A thick rope was fastened, at once, by those of the crew who still remained on the deck of the vessel, to the lighter one; and those on shore began to pull it rapidly in; but, ere the knotted joint reached the shore, a cry from all gathered on the beach showed that the brave attempt of the Otter had been useless. A tremendous sea had struck the ship, and in a moment it broke up; and a number of floating fragments, alone, showed where a fine vessel had, a few minutes before, floated on the sea.
The lad paused in his course towards the shore and, looking round, endeavored to face the driving wind and spray; in hopes that he might see, among the fragments of the wreck, some one to whom his assistance might be of use. For a time, he could see no signs of a human being among the floating masses of wreck; and indeed, he was obliged to use great caution in keeping away from these, as a blow from any of the larger spars might have been fatal.
Presently, close to him, he heard a short muffled bark; and, looking round, saw a large dog with a child in its mouth. The animal, which was of the mastiff breed, appeared already exhausted. The Otter looked hastily round and, seeing a piece of wreck of suitable size, he seized it, and with some difficulty succeeded in bringing it close to the dog. Fortunately the spar was a portion of one of the yards, and still had a quantity of rope connected to it. He now took hold of the child's clothes, the dog readily yielding up the treasure he had carried, seeing that the newcomer was likely to afford better assistance than himself.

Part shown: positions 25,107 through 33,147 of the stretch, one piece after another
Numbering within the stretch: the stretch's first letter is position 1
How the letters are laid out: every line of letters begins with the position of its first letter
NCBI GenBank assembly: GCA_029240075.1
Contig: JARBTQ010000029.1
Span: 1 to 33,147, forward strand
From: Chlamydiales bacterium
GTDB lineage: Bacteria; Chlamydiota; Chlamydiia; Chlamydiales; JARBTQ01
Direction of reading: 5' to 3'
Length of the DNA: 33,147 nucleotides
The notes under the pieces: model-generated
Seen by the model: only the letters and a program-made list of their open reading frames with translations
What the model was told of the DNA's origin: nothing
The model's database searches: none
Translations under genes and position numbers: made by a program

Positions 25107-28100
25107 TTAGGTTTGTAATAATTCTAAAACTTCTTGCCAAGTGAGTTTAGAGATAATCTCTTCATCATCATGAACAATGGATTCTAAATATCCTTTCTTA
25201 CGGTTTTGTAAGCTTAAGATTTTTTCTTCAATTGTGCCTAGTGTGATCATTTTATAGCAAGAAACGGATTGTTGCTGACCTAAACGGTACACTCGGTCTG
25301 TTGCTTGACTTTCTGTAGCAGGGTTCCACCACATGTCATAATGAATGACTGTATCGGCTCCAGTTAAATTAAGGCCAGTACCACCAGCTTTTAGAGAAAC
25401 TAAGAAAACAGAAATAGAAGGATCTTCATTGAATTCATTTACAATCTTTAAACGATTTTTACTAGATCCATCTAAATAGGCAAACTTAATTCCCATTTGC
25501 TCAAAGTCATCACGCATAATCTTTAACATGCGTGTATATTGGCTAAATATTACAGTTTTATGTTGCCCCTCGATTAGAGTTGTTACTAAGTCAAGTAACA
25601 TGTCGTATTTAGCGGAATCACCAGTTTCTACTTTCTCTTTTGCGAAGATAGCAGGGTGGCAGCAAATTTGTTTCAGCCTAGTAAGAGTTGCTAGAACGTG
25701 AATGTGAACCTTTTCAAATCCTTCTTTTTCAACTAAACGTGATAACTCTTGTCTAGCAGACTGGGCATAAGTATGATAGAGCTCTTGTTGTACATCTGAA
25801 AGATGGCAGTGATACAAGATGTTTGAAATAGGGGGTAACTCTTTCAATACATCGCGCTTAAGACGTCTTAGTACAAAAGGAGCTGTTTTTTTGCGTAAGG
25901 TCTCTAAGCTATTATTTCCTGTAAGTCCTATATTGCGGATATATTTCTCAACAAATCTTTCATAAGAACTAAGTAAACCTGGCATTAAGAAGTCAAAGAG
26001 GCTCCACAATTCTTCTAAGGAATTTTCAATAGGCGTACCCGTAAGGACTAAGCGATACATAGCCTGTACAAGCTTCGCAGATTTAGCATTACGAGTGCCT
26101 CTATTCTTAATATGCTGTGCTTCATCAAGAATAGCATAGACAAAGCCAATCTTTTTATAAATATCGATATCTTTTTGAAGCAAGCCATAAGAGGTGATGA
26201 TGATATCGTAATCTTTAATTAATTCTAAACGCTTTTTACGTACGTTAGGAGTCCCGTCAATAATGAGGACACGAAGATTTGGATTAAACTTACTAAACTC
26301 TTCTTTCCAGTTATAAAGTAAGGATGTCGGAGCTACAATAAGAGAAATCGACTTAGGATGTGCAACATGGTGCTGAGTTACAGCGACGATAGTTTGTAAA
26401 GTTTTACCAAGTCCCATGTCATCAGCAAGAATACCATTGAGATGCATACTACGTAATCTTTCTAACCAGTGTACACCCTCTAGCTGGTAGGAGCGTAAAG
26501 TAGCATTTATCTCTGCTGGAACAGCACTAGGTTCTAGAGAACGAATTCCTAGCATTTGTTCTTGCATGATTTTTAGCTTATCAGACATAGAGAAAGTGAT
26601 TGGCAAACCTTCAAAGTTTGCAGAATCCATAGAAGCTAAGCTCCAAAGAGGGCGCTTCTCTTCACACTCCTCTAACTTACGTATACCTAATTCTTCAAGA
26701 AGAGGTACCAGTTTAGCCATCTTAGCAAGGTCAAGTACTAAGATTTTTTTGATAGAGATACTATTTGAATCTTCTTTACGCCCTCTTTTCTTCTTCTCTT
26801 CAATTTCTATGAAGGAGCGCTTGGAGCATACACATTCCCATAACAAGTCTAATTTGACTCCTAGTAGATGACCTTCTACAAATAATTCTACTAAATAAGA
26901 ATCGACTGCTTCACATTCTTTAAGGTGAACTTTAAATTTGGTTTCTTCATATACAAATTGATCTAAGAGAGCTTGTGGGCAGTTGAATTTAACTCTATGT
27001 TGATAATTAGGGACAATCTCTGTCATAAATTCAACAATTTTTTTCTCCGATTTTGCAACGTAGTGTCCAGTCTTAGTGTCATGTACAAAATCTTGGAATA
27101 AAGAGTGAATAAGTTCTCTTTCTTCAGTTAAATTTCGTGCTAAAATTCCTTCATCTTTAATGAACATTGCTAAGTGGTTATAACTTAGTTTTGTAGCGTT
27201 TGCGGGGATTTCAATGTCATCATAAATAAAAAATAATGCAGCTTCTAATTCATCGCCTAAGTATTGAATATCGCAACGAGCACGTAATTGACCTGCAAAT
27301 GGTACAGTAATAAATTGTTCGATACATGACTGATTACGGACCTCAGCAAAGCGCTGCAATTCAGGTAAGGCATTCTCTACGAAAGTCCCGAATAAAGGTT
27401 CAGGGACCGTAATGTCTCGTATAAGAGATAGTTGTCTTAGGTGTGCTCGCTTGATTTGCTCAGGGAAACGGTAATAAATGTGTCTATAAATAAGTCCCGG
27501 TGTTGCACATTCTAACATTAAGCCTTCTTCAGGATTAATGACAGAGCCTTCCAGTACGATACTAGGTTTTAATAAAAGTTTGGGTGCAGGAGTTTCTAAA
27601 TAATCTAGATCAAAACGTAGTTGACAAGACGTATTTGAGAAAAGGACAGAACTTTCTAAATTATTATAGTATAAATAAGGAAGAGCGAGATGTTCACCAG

In a few moments the child was fastened to the spar, and the Otter began steadily to push it towards the shore; the dog swimming alongside, evidently much relieved at getting rid of his burden. When he neared the line of breakers the lad waved his hand, as a sign to them to prepare to rush forward, and lend a hand, when the spar approached. He then paddled forward quietly and, keeping just outside the line of the breakers, waved to those on shore to throw, if possible, a rope. Several attempts were made to hurl a stone, fastened to the end of a light line, within his reach.
After many failures, he at last caught the line. This he fastened to the spar, and signaled to those on shore to pull it in; then, side by side with the dog, he followed. Looking round behind him, he watched a great breaker rolling in and, as before, dived as it passed over his head, and rode forward on the swell towards the shore.
Then there was a desperate struggle. At one moment his feet touched the ground, at another he was hauled back and tossed into the whirling sea; sometimes almost losing his consciousness, but ever keeping his head cool, and striving steadily to make progress. Several times he was dashed against the beach with great force, and it was his knowledge that the only safe way of approaching shore, through a heavy surf, is to keep sideways to the waves, and allow them to roll one over and over, that he escaped death--for, had he advanced straight towards the shore, the force of the waves would have rolled him heels-over-head, and would almost certainly have broken his neck.